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University of South Carolina athletics director Eric Hyman responded on Thursday to internet reports linking his wife, Pauline Hyman, to the recent suspension of starting quarterback Stephen Garcia.

In an email sent to a local radio network, Eric Hyman sought to downplay any connection between his wife and the Southeastern Conference Mentors for Violence Prevention (MVP) event that led to Garcia’s indefinite suspension on April 6. However, the athletics director’s statement failed to address several key questions about his wife’s alleged involvement in the fiasco.

Before we get into any of that, here is Hyman’s statement in defense of his wife (the USC athletic department’s unofficial “Miss Manners”):

1) The MVP is an SEC mandated program. The program has trained adult instructors. The program is for student athletes only, no adults from the host schools are allowed in the program (coaches, administrators, etc) that is given to the student athletes.

2) Pauline volunteers her time and teaches in USC’s Lifeskills program. The programs are totally separate…USC sponsors the Lifeskills and the SEC sponsors the MVP. Until all of the rumors about her “involvement”, she had never heard of the SEC MVP program.

3) With that said, Pauline had a very serious back operation in January. As of today, she is still in a brace that that limits her mobility. At the time of the program, if she was involved in the program, she could not have taught it because she could not even stand up for 5 minutes much less teach a class.

In addition to these comments from Hyman, it’s also worth pointing out that USC spokesman Steve Fink has previously gone on the record saying that Pauline Hyman is not the one who alerted her husband to Garcia’s behavior – a statement that we included in our initial report on this soap opera.

Now … what do we make of Eric Hyman’s latest statement?

First, it’s interesting to see the lengths he’s going to in an effort to prove that his wife did not attend this event. Last time we checked, no one was accusing her of that.

On the contrary, what’s been alleged is that Pauline Hyman was informed of Garcia’s behavior, told her husband about it and demanded that the quarterback be suspended as a result of it. Obviously, Eric Hyman addressed none of those allegations in his statement.

Furthermore, if no USC coaches or administrators were at the event – as Eric Hyman suggests – how did he find out about Garcia’s alleged behavior?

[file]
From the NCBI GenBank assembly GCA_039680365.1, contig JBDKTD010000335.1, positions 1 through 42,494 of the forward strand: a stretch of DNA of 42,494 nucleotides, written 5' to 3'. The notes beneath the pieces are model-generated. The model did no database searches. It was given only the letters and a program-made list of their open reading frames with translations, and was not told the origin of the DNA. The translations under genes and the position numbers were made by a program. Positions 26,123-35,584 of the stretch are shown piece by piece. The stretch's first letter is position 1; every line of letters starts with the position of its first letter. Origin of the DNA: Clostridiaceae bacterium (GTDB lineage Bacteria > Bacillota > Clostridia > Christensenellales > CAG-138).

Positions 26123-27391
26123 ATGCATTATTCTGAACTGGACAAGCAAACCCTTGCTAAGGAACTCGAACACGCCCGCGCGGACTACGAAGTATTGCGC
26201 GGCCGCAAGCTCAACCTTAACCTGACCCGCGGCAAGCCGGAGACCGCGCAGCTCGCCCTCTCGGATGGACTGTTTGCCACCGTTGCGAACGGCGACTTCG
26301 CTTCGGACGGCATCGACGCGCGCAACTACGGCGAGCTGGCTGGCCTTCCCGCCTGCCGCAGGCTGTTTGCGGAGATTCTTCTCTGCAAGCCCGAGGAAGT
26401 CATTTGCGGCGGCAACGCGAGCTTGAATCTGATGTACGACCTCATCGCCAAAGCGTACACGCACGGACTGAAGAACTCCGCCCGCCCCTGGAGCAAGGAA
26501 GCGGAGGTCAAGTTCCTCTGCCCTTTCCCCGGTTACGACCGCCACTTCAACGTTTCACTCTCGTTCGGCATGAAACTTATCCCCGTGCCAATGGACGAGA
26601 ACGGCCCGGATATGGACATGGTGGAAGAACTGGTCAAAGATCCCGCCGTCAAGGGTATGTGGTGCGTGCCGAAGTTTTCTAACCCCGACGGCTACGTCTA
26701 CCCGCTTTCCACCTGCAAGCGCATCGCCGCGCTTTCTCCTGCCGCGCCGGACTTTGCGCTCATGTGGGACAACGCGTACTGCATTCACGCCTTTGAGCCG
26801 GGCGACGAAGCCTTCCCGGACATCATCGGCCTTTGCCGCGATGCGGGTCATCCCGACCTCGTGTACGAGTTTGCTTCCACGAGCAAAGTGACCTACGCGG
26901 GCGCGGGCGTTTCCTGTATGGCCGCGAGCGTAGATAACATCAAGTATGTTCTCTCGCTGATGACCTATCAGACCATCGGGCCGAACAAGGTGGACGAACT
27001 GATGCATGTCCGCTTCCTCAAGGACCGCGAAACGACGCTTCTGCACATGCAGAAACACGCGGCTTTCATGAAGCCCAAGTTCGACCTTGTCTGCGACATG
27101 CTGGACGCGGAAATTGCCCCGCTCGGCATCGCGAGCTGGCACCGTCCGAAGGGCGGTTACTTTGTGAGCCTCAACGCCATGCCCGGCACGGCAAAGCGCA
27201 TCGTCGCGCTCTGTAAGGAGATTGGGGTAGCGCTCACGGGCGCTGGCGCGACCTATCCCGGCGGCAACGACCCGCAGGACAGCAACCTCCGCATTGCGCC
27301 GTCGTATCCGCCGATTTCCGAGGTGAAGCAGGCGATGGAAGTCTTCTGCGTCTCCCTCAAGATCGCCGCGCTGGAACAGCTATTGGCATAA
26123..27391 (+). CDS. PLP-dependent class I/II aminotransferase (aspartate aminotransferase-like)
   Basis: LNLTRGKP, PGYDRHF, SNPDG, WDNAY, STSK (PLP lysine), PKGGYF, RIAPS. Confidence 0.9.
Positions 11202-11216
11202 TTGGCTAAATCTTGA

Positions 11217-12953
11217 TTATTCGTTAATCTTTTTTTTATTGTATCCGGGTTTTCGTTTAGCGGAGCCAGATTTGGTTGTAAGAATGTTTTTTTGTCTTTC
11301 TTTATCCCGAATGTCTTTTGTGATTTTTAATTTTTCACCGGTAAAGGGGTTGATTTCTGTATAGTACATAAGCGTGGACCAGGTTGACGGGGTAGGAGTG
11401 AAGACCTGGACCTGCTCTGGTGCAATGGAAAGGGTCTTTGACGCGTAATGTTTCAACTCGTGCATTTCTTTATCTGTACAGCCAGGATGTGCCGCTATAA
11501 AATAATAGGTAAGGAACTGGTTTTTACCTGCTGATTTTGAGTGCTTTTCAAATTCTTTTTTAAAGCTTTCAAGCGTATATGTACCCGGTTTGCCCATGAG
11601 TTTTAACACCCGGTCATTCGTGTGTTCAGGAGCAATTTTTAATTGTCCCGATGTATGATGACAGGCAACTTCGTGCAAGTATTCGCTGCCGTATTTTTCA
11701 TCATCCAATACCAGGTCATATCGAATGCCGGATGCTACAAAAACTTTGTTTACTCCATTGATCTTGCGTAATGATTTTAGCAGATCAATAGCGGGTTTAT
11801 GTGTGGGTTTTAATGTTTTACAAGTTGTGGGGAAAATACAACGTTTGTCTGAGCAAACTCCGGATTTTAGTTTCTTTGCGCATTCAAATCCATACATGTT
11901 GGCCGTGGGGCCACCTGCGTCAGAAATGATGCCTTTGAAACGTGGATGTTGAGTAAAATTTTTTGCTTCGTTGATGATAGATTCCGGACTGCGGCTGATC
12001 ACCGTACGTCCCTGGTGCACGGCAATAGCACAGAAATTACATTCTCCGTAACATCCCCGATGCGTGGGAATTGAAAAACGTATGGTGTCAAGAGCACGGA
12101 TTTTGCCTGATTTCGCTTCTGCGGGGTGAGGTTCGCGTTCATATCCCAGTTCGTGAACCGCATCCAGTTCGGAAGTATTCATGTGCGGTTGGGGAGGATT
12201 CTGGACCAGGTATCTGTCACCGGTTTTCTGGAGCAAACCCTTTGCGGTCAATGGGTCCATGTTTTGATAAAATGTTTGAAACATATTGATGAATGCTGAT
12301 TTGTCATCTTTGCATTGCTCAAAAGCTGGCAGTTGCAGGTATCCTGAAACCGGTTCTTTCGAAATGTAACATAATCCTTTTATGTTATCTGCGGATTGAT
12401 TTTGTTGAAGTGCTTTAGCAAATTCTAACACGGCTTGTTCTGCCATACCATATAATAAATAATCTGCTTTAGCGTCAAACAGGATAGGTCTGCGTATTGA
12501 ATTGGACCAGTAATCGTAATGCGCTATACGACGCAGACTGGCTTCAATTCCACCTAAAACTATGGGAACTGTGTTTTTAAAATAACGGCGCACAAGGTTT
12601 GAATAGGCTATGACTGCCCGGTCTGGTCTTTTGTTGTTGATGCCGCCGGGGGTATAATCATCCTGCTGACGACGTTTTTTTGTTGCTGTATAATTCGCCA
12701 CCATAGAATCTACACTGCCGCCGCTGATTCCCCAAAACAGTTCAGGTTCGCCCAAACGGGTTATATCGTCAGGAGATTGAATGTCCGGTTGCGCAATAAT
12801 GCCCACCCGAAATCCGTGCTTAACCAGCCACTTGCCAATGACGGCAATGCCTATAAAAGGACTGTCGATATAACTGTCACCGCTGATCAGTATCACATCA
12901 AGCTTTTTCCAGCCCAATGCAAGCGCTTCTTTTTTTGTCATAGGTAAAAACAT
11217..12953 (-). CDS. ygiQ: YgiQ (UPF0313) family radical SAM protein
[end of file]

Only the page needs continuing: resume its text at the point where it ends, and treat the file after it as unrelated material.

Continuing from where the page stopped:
Also, who was the speaker at the event (the individual who allegedly berated Garcia)? And who did that person contact regarding Garcia’s alleged behavior? And if it wasn’t Pauline Hyman, who did notify the USC athletics director about the incident?

Finally, did Eric Hyman speak to Garcia and give him a chance to tell his side of the story before suspending him?

All of these are important questions … and let’s be honest, all of them should have been answered a month ago when the school announced that it was suspending Garcia.

As it stands now, the status of the senior signal caller is undetermined. As we reported exclusively last week, he attempted to renew his scholarship for the 2011 season two weeks ago but was rebuffed by University officials.

USC head coach Steve Spurrier has said the quarterback’s status is a “university decision,” but it’s clear that Spurrier – along with a majority of Garcia’s teammates – wants him back.

FITS has been following the Garcia saga for weeks – dating back to our exclusive report exposing the quarterback’s hard-partying antics prior to the Gamecocks’ appearance in the Chick-Fil-A bowl in December. Those exploits earned Garcia a one-week suspension at the start of spring practice – which we believe was an appropriate punishment.

As for the indefinite suspension following this most recent incident, the jury is still out …

Garcia –a 6-foot-2, 230 pound quarterback from Lutz, Florida – had his best season as a Gamecock in 2010. He threw for 3,059 passing yards, 20 touchdowns and had a 148.7 quarterback rating – teaming up with standout wide receiver Alshon Jeffery to provide an aerial complement to the bruising ground game of Marcus Lattimore. Garcia also rushed for 222 yards and six touchdowns.

Thanks in large part to the heroics of these three offensive superstars, USC won nine games last year for only the third time in the history of the program and captured its first-ever SEC East championship. And despite a pair of embarrassing losses to end the season, USC still recorded its first Top 25 finish in nearly a decade.

With Garcia in the lineup, USC will be the clear favorite to win the SEC East again in 2011. Without him? South Carolina could see its expectations tempered dramatically.

What do you think about this soap opera? Vote in our poll and post your thoughts in our comments section below …